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DeFor

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The Print in the Western World: An Introductory History
Linda C. Hults, Hults, Linda C. Hults, Linda C.
Complete Sherlock Holmes
Arthur Conan Doyle
Grimms Märchen. Vollständige Ausgabe
'Wilhelm Grimm (Autor)', 'Jacob Grimm (Autor)', 'Otto Ubbelohde (Illustrator)'
French Short Stories 1: Parallel Text - Pamela Lyon, Various, Raleigh Trevelyan I used to think I could understand the nuances and style of an English translation better than the original French. If these translations are anything to go by, that is not the case at all. Some are better than others, but overall the translations lack an absurd amount of specificity. Even if they don't leave out specific descriptions, they still use less specific words than were in the original, even when there's a good equivalent. I don't really understand why. Maybe it would sound clunky in English, but a foreign sounding translation would still be more interesting. But I guess that's why I read in languages I don't understand.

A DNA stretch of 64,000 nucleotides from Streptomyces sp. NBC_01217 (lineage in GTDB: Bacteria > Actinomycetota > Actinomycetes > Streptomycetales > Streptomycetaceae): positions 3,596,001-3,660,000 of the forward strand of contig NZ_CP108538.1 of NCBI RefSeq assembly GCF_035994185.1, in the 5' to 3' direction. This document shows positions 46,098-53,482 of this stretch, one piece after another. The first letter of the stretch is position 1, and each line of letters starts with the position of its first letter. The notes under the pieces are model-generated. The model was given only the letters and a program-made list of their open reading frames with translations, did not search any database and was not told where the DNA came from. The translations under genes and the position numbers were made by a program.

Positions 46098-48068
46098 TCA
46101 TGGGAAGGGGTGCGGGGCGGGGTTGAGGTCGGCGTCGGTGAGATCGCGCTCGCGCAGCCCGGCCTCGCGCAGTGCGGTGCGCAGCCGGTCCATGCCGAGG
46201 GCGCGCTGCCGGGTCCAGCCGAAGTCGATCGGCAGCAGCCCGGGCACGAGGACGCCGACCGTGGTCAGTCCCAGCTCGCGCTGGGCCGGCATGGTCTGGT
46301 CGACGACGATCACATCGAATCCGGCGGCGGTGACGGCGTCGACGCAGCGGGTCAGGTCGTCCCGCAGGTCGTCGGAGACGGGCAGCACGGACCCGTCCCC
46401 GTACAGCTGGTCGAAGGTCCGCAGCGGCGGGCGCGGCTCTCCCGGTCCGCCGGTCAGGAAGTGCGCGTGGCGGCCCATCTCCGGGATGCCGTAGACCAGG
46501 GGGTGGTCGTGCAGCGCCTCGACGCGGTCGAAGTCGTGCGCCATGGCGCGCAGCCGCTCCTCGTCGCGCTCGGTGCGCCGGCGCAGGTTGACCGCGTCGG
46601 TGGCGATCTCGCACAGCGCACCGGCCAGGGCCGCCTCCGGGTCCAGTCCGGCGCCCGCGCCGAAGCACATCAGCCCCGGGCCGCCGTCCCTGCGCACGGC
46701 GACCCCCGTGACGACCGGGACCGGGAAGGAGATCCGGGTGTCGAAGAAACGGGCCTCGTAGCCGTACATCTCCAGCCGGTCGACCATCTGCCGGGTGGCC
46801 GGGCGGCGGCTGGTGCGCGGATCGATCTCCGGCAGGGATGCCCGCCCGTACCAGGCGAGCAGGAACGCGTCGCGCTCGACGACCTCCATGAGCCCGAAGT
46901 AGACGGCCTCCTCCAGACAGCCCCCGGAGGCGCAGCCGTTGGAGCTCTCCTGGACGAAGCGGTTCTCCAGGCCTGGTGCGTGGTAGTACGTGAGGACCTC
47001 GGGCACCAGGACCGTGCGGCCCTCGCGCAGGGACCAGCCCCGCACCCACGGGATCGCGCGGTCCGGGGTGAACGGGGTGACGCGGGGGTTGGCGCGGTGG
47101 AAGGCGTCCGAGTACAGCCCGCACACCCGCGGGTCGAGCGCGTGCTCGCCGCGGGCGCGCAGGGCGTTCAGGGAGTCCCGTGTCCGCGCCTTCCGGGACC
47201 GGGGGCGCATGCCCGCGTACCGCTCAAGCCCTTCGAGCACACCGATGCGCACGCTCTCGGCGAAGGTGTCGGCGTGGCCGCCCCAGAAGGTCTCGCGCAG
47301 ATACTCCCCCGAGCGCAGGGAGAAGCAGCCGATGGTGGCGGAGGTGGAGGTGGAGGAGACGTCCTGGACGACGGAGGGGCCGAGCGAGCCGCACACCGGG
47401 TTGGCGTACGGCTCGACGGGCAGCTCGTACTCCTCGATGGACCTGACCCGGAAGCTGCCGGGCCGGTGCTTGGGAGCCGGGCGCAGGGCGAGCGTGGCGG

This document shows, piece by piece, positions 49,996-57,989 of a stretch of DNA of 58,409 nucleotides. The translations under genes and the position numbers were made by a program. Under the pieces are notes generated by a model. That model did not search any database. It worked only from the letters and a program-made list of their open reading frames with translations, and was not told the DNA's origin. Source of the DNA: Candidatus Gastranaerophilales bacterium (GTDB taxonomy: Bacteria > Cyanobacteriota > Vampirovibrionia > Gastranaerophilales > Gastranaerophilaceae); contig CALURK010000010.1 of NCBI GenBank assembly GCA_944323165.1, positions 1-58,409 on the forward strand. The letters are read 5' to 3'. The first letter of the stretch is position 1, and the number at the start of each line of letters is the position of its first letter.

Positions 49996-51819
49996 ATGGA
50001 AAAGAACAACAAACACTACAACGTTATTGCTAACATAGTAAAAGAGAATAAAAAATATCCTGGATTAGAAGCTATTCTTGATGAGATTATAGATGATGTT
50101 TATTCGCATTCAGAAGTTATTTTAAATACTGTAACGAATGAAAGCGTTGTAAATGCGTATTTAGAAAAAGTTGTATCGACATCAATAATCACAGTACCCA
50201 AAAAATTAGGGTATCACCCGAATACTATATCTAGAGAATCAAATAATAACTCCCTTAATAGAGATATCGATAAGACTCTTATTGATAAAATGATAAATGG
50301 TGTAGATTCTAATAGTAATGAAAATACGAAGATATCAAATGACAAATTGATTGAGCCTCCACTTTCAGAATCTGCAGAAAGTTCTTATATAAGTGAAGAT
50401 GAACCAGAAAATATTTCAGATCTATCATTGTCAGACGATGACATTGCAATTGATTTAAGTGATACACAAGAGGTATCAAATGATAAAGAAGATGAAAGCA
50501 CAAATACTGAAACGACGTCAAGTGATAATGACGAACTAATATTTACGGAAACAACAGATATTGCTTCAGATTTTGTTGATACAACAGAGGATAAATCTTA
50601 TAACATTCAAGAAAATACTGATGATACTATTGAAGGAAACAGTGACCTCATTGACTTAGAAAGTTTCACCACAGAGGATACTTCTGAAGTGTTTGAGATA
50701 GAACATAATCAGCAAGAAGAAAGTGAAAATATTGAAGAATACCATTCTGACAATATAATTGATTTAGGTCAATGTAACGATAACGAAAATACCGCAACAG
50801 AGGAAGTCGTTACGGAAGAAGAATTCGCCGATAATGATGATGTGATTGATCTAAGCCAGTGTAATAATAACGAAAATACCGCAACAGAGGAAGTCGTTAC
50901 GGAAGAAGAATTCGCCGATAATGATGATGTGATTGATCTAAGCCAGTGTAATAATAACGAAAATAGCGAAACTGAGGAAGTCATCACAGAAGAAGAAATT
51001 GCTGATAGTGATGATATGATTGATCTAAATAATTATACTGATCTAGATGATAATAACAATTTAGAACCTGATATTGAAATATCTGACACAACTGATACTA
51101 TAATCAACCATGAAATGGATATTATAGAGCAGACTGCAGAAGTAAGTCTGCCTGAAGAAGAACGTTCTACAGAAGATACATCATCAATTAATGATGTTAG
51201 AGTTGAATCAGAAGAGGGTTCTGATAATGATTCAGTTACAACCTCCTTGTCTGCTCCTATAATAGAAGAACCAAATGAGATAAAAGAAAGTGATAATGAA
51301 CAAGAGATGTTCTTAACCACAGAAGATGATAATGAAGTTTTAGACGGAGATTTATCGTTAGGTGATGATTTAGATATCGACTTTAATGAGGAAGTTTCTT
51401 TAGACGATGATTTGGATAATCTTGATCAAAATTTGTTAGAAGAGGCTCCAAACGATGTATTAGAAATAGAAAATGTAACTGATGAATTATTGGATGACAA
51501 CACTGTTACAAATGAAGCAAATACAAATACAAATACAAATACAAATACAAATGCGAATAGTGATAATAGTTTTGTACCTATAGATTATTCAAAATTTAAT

There's also the sound of the language, which is even harder to capture if you're translating literally. You don't even need to know the cadence of the language, or even the words used to notice repetition.
Other than an interesting look at translation, these books are essentially useless as learning tools. The translations are almost never word-for-word, and, as I said, they are consistently less specific. « Guêpe » is translated as "zip", when the author clearly means the bullets sounded like wasps, not that they went zip. This does not help you learn words, and if you can't understand the gist of a phrase, you should be reading something less advanced.
An index, and notes on the harder words and grammatical structures is considerably more helpful.